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« Heads Up: 10.11.06 | Main | Heads Up: 10.12.06 »

Thursday, October 12, 2006



I'll take exception to explanation no. 3. I'm a lifelong resident of a state with a predominant party which historically controls the Legislature, but with a propensity for electing a Governor of the other party. Not once have I ever heard anyone say they were voting for a gubernatorial candidate in order to achieve some political balance. Most voters are just voting for the person who appeals to them the most. My guess is that the gubernatorial candidate from the out-party has to tone down their partisan rhetoric and attempt to tailor their appeal to a more moderate audience. However, the in-party candidate has to appease the party regulars and ends up taking much more partisan stances. And I think most voters are just very uncomfortable with partisan attacks. Also, there is typically more of a dog-fight in the in-party primary, and the victor typically gets chewed up some by their own party members through that process.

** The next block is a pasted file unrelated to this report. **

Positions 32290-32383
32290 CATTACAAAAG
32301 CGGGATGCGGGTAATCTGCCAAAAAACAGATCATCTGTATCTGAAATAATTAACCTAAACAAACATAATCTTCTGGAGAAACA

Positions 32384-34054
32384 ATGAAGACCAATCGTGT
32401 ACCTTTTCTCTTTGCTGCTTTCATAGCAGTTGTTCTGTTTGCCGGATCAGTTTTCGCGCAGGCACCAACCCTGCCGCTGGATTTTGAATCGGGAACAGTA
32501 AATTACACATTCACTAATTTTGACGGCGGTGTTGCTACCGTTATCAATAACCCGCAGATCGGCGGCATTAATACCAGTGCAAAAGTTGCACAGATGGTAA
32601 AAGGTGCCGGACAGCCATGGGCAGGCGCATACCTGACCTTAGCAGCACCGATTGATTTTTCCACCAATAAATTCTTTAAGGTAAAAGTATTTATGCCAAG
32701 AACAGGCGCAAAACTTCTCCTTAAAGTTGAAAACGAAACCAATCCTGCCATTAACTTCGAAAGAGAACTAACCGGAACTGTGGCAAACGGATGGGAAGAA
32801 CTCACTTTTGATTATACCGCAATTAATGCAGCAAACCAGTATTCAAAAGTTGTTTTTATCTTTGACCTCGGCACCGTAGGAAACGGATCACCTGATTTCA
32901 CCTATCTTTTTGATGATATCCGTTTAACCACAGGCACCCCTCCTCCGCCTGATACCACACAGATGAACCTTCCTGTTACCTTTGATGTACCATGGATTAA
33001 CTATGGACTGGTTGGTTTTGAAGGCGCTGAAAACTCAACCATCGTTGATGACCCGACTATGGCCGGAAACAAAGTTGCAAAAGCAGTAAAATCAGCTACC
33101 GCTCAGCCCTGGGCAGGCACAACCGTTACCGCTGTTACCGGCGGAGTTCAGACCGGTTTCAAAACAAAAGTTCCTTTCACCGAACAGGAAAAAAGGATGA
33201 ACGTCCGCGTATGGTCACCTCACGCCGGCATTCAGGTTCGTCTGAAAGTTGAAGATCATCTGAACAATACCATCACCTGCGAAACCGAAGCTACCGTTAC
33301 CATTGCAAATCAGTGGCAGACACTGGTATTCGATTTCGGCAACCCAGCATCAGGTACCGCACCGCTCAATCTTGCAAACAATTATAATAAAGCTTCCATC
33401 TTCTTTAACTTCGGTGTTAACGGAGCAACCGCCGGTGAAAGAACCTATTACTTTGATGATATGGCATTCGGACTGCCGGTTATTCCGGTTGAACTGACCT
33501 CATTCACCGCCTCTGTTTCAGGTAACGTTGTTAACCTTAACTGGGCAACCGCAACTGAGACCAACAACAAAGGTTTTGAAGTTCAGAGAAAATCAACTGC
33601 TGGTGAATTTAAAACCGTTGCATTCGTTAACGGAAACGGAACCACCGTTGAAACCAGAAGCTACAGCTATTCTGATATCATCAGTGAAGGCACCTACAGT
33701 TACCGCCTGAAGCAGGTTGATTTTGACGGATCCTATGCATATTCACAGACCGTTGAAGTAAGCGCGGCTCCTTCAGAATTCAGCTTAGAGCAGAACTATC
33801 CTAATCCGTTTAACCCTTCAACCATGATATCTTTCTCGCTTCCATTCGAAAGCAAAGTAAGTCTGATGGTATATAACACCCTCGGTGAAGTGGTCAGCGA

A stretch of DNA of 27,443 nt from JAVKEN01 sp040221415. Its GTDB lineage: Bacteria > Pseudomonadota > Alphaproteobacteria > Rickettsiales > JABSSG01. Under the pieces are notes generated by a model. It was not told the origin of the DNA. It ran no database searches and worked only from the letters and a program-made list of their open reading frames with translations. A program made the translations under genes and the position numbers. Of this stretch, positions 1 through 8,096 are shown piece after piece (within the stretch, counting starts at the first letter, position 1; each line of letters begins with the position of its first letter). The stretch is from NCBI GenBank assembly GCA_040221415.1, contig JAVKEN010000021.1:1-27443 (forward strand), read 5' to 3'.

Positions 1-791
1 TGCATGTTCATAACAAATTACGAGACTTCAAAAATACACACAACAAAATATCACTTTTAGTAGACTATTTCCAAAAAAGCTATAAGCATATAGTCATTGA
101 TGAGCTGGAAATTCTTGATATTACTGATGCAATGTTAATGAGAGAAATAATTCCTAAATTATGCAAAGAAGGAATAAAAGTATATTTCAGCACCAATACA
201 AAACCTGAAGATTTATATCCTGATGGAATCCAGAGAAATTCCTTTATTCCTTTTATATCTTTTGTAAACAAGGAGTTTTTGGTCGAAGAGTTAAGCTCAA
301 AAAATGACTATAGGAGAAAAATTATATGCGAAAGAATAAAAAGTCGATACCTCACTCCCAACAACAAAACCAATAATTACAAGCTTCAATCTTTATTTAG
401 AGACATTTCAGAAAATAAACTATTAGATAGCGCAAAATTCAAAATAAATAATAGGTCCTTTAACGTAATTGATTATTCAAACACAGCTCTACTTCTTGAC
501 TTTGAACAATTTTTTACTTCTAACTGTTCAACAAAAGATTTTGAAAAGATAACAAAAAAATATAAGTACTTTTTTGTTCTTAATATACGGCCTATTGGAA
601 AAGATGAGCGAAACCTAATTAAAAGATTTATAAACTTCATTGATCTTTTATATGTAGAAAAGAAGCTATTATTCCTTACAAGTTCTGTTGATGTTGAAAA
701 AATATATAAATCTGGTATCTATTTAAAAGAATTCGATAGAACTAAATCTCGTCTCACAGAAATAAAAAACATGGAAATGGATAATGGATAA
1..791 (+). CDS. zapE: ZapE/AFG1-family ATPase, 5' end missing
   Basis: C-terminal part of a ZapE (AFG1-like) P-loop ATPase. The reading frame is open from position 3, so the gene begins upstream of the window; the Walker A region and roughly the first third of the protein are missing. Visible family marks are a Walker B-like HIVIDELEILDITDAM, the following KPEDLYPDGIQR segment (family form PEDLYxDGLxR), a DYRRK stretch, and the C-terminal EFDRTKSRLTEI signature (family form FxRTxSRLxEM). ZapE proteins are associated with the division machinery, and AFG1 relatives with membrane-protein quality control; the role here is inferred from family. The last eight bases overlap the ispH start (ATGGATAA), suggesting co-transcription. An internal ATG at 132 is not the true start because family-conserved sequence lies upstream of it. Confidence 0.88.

Bob, I came up with eight different explanations, but that's one I hadn't considered. It does seem, especially in Kansas but also elsewhere, that supporters of the majority party feel as though they can demand ideological purity from their candidates and are inclined to intra-party feuding. If you're a Kansas Democrat, you probably just want to get behind one person who has a chance to win.


Explanation #2 is interesting because I just got done reading an article in the October issue of The Atlantic about how hard it is to be a moderate in today's U.S. Congress. The article talks about how easily ideological candidates get reelected while moderate candidates have to fight tooth and nail. So in that case, distancing yourself from your party might actually hurt you with voters. Now, I don't know if this applies to states but it is something to think about.

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